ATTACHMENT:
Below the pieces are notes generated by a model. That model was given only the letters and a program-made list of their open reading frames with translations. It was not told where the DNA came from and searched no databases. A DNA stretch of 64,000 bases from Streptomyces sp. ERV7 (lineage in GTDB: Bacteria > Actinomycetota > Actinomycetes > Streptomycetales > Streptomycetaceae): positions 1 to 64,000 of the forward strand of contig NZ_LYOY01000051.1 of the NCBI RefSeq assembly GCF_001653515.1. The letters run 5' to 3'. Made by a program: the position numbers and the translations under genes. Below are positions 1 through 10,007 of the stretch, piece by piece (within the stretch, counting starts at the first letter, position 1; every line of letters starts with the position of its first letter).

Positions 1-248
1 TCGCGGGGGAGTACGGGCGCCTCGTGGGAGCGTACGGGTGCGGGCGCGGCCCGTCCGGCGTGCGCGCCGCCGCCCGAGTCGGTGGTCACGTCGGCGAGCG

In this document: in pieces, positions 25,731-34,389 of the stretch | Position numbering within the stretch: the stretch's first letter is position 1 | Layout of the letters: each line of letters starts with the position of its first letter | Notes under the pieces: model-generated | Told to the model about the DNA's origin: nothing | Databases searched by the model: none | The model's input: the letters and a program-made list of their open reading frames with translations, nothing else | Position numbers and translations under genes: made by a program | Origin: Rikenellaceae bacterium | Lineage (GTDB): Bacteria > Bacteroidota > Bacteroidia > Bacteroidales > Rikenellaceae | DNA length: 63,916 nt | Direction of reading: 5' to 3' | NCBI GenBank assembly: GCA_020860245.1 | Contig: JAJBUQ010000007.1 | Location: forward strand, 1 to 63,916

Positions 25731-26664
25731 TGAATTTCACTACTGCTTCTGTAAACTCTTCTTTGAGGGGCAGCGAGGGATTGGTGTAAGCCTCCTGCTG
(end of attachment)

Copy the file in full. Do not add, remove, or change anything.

Below the pieces are notes generated by a model. That model was given only the letters and a program-made list of their open reading frames with translations. It was not told where the DNA came from and searched no databases. A DNA stretch of 64,000 bases from Streptomyces sp. ERV7 (lineage in GTDB: Bacteria > Actinomycetota > Actinomycetes > Streptomycetales > Streptomycetaceae): positions 1 to 64,000 of the forward strand of contig NZ_LYOY01000051.1 of the NCBI RefSeq assembly GCF_001653515.1. The letters run 5' to 3'. Made by a program: the position numbers and the translations under genes. Below are positions 1 through 10,007 of the stretch, piece by piece (within the stretch, counting starts at the first letter, position 1; every line of letters starts with the position of its first letter).

Positions 1-248
1 TCGCGGGGGAGTACGGGCGCCTCGTGGGAGCGTACGGGTGCGGGCGCGGCCCGTCCGGCGTGCGCGCCGCCGCCCGAGTCGGTGGTCACGTCGGCGAGCG

In this document: in pieces, positions 25,731-34,389 of the stretch | Position numbering within the stretch: the stretch's first letter is position 1 | Layout of the letters: each line of letters starts with the position of its first letter | Notes under the pieces: model-generated | Told to the model about the DNA's origin: nothing | Databases searched by the model: none | The model's input: the letters and a program-made list of their open reading frames with translations, nothing else | Position numbers and translations under genes: made by a program | Origin: Rikenellaceae bacterium | Lineage (GTDB): Bacteria > Bacteroidota > Bacteroidia > Bacteroidales > Rikenellaceae | DNA length: 63,916 nt | Direction of reading: 5' to 3' | NCBI GenBank assembly: GCA_020860245.1 | Contig: JAJBUQ010000007.1 | Location: forward strand, 1 to 63,916

Positions 25731-26664
25731 TGAATTTCACTACTGCTTCTGTAAACTCTTCTTTGAGGGGCAGCGAGGGATTGGTGTAAGCCTCCTGCTG